Sunday, January 22, 2012

Review: Princess of the Midnight Ball

Jessica Day George

My Rating: 3 peaches
A tale of 12 princesses doomed to dance until dawn...
Galen is a young soldier returning from war; Rose is one of twelve princesses condemned to dance each night for the King Under Stone. Together Galen and Rose will search for a way to break the curse that forces the princesses to dance at the midnight balls. All they need is one invisibility cloak, a black wool chain knit with enchanted silver needles, and that most critical ingredient of all—true love—to conquer their foes in the dark halls below. But malevolent forces are working against them above ground as well, and as cruel as the King Under Stone has seemed, his wrath is mere irritation compared to the evil that awaits Galen and Rose in the brighter world above. 

Around 2 year ago, one of my students gave me the first big in the Dragon Slippers trilogy and I adored it. I have been looking to read George's Princess series ever since and I finally got the opportunity this past week. A reworking of the Grimm's fairy tale "The Twelve Dancing Princesses", Princess of the Midnight Ball adds depth and history to the tale. 

Most of the story comes from Galen's point of view. A soldier returning from war, Galen grew up on the battlefield and is practical, polite and knits! Alternating with Galen's view is Rose, the eldest of the princesses and the princess we learn the most about. Rose is also practical and polite. She feels responsible and almost mothers the younger princesses since her own mother's death. It is the relationship between the sisters that is the most fun. I wish there was more interaction between all the sisters, but with 12 I can see how that would be difficult! Anyways, together Galena and Rose make the perfect, if slightly bland, fairy tale couple. A little more depth to both Galen and Rose's would have helped me care for them a bit more. All of their feelings and reactions seem to be surface level. There is very little action, a good deal of backstory and some fantastic descriptions. Most of the action occurs in the final chapters, which felt a bit rushed. And in true fairy tale style, it all ended happily ever after.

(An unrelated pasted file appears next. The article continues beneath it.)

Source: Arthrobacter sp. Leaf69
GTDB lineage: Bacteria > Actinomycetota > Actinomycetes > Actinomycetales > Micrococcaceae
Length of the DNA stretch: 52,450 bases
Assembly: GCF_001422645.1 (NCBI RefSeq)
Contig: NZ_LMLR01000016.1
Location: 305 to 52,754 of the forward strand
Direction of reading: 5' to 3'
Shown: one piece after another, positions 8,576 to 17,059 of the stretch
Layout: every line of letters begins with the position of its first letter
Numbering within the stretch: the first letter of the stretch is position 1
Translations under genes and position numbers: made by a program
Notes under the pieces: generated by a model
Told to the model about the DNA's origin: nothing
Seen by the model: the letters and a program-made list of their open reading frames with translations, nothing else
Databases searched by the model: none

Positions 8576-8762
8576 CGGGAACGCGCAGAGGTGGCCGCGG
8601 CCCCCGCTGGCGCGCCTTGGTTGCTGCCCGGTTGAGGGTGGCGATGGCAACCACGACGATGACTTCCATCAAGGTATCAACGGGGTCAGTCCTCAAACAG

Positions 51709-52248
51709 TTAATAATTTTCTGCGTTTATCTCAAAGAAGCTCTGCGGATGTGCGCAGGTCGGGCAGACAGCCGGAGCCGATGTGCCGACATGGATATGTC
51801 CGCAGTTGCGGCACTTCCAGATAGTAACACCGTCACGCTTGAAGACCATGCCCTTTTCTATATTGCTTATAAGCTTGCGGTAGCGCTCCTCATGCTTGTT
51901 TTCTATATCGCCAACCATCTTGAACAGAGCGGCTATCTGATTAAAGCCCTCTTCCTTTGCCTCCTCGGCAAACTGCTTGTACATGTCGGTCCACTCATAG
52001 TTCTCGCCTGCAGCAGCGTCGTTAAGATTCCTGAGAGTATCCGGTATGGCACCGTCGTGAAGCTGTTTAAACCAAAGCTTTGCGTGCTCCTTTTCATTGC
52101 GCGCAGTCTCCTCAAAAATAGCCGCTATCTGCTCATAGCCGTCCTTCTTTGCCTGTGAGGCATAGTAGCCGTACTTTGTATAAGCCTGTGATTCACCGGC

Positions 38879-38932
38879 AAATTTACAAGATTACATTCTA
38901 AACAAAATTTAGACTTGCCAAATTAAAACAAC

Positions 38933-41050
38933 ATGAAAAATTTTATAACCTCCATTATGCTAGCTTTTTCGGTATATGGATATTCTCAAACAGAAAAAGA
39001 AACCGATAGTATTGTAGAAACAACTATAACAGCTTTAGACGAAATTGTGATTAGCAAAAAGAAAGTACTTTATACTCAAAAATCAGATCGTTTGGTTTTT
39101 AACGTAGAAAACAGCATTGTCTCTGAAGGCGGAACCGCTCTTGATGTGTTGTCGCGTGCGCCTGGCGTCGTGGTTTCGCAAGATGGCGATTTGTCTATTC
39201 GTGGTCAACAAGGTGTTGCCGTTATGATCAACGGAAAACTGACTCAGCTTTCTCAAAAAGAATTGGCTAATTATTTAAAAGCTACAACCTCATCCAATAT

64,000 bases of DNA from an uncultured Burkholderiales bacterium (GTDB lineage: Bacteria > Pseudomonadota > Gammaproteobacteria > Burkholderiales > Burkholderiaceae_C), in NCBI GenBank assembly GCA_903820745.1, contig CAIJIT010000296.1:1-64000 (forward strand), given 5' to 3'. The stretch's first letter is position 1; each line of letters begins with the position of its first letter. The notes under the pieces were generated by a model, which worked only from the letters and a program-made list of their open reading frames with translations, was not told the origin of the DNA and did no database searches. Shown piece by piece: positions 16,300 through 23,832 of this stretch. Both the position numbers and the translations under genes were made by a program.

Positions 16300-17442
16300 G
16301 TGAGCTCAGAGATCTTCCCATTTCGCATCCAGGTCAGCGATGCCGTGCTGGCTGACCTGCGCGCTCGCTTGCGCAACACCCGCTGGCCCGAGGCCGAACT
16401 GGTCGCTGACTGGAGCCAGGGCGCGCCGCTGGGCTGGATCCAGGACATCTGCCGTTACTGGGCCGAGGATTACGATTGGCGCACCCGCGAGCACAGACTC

So overall, this is a pleasant escape into a fairy tale world. There is no dark, nitty gritty stuff. Magic is present but more in the "everyday" sense, less in the wondrous sense. This makes Princess a perfect book for middle grade and the "younger" young adults. Absolutely nothing boundary pushing that would be cause for concern with younger readers. I will definitely recommend this book to many female readers in my elementary school (along with the Dragon Slippers trilogy) and I know I will read the sequel when I get a chance, but it won't be on the top of my list. 

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